History of Medicine in Practice: An Interview with Dr. Adam Rodman of Bedside Rounds

By: Ariel Gershon

In my previous posts, I have been trying to share some interesting facts from medical history, and have been trying to describe why studying the history of medicine is meaningful for those of us entering this profession.

For this post, Dr. Adam Rodman, the creator of one of my favourite medical podcasts joins me for an interview.

Dr. Adam Rodman is an internal medicine physician at Hospitalist at Beth Israel Deaconess Medical Center, and an Instructor at Harvard Medical School. He runs the podcast Bedside Rounds, which is chock full of fascinating narratives from the history of medicine.

Could you tell us about yourself? What does a typical work day look 
like for you?

Thank you for having me! I’m a hospitalist now, though initially I was a global health physician through the amazing Beth Israel Deaconess Medical Center Global Health Fellowship program, where I worked at Scottish Livingstone Hospital in Molepolole, Botswana. I was the physician on the medical and tuberculosis wards; physician there means, as it still does in much of the world, an internal medicine-trained doctor. My life is a little less exciting now that I’m permanently in Boston, but I still have a great job. It’s actually not that different than Botswana, though the pathology is different, of course. I care for medically-complex patients in the hospital, with either myself as their sole doctor, or as part of a larger team of residents and students.

In a typical day, I get to the hospital around 8 and start to “bedside discovery round” with my team — that is, we go and see each of our patients together, and along with the patient we review their data and discuss their plan for the day. In the afternoon, I’ll either help my team by seeing patients, teach the students and residents, precept in a student-run clinic,  or even just work on my academic research, including my podcast Bedside Rounds, which I make in partnership with the American College of Physicians.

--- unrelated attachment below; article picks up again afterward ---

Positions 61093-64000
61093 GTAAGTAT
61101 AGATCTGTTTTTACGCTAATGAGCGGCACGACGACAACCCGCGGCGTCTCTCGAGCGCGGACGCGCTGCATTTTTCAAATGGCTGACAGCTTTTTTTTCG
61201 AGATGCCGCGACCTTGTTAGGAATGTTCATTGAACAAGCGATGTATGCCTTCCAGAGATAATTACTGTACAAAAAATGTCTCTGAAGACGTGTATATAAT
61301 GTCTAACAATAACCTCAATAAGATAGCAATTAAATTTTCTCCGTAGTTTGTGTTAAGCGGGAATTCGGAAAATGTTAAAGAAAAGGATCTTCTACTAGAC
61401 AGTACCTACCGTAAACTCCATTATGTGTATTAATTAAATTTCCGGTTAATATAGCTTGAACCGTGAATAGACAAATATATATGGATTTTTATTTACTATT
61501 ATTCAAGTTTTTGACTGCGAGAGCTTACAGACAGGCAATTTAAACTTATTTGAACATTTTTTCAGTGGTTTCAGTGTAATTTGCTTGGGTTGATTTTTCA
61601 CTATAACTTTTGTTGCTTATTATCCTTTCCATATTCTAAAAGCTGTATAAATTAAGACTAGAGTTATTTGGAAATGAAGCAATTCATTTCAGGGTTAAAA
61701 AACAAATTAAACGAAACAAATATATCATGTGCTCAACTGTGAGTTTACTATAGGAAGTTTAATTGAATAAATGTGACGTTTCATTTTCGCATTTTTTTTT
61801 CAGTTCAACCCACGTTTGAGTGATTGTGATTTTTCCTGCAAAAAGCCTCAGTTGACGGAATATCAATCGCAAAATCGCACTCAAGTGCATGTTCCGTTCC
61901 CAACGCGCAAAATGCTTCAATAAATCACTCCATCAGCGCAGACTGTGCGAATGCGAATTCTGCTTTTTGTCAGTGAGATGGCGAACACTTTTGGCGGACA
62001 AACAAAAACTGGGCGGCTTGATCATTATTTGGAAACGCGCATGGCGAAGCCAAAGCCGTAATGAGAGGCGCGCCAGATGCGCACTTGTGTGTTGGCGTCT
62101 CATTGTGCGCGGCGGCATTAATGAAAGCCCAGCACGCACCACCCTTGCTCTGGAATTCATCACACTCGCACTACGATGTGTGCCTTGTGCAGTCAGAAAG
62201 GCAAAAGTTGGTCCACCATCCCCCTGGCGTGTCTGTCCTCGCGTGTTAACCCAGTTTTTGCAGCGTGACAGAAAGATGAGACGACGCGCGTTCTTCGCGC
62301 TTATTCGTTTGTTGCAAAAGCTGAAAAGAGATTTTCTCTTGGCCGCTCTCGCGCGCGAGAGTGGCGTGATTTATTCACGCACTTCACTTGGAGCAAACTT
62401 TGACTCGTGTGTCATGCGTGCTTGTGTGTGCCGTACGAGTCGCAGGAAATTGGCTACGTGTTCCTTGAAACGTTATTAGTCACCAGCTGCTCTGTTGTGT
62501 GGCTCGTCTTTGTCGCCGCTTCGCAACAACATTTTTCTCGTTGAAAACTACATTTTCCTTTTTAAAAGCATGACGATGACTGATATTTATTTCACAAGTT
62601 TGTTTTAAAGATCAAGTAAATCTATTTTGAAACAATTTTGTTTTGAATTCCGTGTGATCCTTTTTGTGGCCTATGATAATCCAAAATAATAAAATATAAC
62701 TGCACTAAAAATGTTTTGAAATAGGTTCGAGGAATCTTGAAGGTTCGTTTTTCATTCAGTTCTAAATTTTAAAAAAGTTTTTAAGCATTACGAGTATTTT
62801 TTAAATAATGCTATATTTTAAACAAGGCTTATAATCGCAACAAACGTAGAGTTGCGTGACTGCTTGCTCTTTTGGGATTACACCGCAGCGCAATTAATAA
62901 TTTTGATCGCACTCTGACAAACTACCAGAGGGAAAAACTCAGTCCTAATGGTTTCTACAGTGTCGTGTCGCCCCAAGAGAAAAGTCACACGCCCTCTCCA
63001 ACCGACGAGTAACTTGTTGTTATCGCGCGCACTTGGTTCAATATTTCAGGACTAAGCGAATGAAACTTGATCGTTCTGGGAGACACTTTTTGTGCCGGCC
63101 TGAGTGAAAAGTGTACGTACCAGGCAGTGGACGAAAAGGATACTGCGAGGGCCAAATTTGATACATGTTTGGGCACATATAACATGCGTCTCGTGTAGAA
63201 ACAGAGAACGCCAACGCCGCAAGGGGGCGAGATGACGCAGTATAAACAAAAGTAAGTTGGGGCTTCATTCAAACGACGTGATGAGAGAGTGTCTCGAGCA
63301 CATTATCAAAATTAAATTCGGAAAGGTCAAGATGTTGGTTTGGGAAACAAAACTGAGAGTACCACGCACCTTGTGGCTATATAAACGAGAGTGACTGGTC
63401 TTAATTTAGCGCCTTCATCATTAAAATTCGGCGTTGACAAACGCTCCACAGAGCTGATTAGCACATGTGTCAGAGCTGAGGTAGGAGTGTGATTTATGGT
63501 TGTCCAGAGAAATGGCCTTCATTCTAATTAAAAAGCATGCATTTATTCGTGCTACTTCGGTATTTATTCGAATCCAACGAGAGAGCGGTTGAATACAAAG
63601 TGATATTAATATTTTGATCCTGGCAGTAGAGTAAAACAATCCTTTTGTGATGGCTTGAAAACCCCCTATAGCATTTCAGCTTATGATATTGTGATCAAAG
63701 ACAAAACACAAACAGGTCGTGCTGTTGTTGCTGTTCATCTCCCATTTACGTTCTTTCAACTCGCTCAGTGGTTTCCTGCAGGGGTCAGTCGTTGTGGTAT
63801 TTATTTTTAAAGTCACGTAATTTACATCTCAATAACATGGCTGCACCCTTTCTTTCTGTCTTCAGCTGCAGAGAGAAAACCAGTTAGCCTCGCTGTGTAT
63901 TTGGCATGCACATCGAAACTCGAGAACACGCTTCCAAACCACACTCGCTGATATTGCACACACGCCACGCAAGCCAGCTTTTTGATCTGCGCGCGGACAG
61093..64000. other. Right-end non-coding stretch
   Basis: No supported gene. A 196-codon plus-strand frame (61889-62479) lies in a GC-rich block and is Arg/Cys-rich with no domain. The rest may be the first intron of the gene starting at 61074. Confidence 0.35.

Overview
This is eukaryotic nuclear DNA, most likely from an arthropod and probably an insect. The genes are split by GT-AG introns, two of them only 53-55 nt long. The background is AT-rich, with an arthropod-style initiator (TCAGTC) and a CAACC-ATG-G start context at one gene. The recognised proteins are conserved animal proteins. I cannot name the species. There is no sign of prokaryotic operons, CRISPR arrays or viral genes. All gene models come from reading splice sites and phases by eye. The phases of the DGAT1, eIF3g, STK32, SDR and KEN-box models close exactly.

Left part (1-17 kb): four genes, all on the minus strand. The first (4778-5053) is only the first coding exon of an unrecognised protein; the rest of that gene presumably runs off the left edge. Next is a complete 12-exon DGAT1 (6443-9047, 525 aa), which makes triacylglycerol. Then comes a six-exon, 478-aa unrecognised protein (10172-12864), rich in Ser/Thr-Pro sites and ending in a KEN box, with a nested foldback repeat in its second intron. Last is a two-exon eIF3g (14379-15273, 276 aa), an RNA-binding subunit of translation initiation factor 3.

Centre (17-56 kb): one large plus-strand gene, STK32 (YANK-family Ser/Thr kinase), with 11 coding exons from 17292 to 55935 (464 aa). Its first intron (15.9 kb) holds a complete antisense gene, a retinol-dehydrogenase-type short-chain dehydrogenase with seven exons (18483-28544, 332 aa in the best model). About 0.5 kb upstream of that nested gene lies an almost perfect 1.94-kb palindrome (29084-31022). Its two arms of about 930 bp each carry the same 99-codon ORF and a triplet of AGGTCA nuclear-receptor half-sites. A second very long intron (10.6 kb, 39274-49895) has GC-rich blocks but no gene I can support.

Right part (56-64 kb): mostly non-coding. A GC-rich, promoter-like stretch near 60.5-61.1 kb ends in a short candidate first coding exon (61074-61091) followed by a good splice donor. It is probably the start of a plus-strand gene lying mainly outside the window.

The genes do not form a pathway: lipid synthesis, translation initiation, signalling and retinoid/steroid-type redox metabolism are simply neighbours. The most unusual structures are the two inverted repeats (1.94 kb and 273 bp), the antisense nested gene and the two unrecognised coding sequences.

At what point in your medical career did you become interested in
the history of medicine?

Oh, that’s a great question! I’ve always been interested in history, unsurprisingly — I was a history major in college. But I don’t think my interest in the history of medicine came until well after medical school. As I’m sure you know, medicine is presented very ahistorically — you drink from a firehose of information, with very little context or background for why or how things developed. Like most students, I just accepted this. This is how medicine was:MONABASH* after MI, a fever is 38 centigrade, make sure you pre-round on all your patients or the attending will be mad. When I was a resident, though, I became more and more curious about WHY we do the things that we do. There are lots of ways to address the question “why”. A lot of basic science research seeks to answer these questions, as does the evidence-based medicine project at large. For me, medical history was my outlet for curiosity. So, to answer your question, I’d say the second year of residency was when I really started getting comfortable enough with my own medical practice to start questioning things.